Top Stories

September 02, 2022


Selfridges wants half of transactions to be resale, repair, rental by 2030

Department store group Selfridges is aiming for almost half its transactions with customers to be based on resale, repair, rental or refills by 2030 to respond to increasing demand for sustainable shopping. The retailer said it wanted to step up action after increasing sales of second-hand items by 240% to 17,771 pieces in 2021 and facilitating 28,000 repairs, more than a third of which were pairs of trainers, in its effort to trade in a more environmentally sustainable way. It also rented out more than 2,000 items to customers and sold more than 8,000 refills. Selfridges said the first two years of its ‘Project Earth’ plan had been pilots, with only 5% or 6% of transactions based on “circular” models of resale and repair. (The Guardian)


NEF: Bank of England should offer cheap credit for green investment

The Bank of England (BoE) should reconfigure a programme designed to encourage banks to lend cheaply to small businesses to ensure capital-intensive green projects are not starved of investments as interest rates rise, a think-tank proposed. The New Economics Foundation (NEF) said green projects with high start-up costs like wind, solar, home insulation, electric charging points, risked losing out to carbon-intensive business plans that require less borrowing. NEF economist Lukasz Krebel said our ability to “reduce our dependence on volatile oil and gas is threatened when interest rates go up”. The BoE raised interest rates from 0.1% to 1.75% since December 2021. The NEF said launching a green ‘Term Funding Scheme’ will enable banks to issue interest-free loans to fund heat pumps, solar panels and domestic wind turbines. (Reuters)


South African court bans offshore oil and gas exploration by Shell

A South African court has upheld a ban imposed on the energy giant Shell from using seismic waves to explore for oil and gas off the Indian Ocean coast. The judgment marks a victory for environmentalists concerned about the impact the exploration would have on marine life. The 2014 decision granting the right for the “exploration of oil and gas in the Transkei and Algoa exploration areas is reviewed and set aside”, the high court ruled. Shell did not say if it would appeal against the judgement or not. Shell was set to collect 3D seismic data over more than 6,000 sq. km of ocean off South Africa’s Wild Coast – a 300km stretch of rich waters housing marine life and natural reserves. (The Guardian)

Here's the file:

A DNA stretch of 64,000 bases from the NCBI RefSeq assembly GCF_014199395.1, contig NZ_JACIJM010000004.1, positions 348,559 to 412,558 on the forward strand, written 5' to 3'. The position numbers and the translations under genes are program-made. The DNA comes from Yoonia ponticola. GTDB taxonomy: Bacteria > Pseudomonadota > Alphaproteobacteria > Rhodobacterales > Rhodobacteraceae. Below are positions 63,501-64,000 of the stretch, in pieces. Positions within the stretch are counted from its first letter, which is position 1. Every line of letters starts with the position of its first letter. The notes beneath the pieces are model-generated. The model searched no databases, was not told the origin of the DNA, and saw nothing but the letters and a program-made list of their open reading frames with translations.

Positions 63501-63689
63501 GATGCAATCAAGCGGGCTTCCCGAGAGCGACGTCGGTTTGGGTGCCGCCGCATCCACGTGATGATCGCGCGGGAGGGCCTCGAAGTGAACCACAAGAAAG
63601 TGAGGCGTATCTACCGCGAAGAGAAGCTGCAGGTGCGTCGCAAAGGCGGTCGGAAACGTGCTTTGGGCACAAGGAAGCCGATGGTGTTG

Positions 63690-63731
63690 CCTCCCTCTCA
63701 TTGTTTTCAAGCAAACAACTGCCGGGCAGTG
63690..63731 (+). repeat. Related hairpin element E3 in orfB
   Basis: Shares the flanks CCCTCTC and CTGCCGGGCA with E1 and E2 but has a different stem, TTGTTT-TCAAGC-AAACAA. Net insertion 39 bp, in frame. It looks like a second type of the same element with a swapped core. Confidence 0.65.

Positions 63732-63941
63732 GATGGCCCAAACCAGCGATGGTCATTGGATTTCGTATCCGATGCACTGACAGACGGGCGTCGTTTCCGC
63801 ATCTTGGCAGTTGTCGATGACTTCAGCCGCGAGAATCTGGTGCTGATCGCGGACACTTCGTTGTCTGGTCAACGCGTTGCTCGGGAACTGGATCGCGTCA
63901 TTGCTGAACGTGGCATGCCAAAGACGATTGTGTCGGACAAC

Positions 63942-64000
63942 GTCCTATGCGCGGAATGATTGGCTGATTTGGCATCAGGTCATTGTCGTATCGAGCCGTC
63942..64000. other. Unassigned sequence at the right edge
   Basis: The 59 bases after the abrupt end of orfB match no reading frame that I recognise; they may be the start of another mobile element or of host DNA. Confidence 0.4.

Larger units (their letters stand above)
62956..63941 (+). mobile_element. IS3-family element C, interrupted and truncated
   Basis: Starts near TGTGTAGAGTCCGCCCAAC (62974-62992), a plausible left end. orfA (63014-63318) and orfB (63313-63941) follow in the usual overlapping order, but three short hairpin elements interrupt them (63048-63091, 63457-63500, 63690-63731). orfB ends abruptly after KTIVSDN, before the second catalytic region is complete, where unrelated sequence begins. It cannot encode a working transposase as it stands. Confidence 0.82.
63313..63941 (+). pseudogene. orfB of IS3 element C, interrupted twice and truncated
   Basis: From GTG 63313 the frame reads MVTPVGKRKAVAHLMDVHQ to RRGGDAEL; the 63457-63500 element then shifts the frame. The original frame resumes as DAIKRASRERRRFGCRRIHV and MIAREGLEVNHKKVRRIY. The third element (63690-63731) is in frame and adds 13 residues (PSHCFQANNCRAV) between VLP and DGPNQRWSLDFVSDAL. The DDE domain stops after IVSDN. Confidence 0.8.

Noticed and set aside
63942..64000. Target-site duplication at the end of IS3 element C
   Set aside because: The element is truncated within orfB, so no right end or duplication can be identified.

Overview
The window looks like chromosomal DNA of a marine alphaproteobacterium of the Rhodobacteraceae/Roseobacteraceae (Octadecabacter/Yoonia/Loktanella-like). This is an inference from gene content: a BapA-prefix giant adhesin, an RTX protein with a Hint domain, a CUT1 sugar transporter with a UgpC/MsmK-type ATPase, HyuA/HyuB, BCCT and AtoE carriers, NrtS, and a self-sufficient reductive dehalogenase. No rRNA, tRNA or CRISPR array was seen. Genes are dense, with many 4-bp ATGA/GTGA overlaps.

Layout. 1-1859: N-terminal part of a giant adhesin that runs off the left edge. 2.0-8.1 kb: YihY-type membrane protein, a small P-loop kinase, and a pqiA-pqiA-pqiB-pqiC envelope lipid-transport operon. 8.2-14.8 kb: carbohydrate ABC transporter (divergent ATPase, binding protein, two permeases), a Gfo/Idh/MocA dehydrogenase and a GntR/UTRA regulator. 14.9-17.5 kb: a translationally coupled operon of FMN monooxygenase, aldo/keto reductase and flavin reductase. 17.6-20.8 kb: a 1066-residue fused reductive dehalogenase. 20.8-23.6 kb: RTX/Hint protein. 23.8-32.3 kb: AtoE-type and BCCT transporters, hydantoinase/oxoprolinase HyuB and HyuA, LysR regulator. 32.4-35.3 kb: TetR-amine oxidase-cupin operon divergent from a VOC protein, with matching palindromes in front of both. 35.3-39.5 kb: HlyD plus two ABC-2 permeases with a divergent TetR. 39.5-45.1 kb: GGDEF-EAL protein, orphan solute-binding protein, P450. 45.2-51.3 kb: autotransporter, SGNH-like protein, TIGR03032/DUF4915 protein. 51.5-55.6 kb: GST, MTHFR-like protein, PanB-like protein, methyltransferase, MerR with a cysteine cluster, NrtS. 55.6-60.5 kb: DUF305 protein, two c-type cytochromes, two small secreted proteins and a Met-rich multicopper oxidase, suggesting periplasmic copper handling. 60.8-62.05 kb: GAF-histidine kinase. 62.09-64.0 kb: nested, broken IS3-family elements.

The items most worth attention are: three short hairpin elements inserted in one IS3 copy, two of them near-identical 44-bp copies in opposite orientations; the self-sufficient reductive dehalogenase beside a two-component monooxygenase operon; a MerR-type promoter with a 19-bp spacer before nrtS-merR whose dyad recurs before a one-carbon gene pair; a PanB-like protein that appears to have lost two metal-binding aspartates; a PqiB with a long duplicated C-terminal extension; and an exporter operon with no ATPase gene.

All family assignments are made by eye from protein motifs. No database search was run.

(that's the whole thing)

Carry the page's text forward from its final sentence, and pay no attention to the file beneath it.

Germany’s ultra-cheap train ticket saved 1.8 million tons of CO2

Germany’s three-month experiment with super-cheap public transport reduced carbon dioxide emissions equivalent to powering about 350,000 homes for a year. The €9 monthly ticket, which allows nationwide travel on regional trains, subways, trams and buses, prevented 1.8 million tons of CO2 because commuters reduced car use, according to the VDV public-transport lobby. The ticket is meant to soften the blow from inflation in Europe’s biggest economy amid a surge in energy and fuel prices. Some 52 million of the tickets had been sold, with one in ten buyers ditching at least one of their daily auto trips, the VDV said. Despite this, Germany’s transport sector fell short of environmental targets by some 3 million tons of CO2 in 2021, adding pressure to mobilise new ways to trim emissions. (Bloomberg)*


UK retailers blocking moves to end the killing of day-old male chicks

UK retailers are blocking moves to end the killing of millions of day-old male chicks each year, breeding companies have said. The industrial-scale culling of unwanted chicks is common practice around the world, with 29 million males slaughtered by crushing or gassing each year in the UK alone. Legislation and breeding technology in used in France and Germany has made it possible to avoid mass culling by identifying and preventing the hatching of male chicks. However, breeding companies say UK retailers are not keen to promote eggs that don’t contribute to killing of male chicks alongside existing stock. Respeggt, a German service provider of in-Ovo egg sexing has found that there lacks consumer demand from retailers. Germany and France introduced legislation banning or phasing out the killing of male chicks. (The Guardian)

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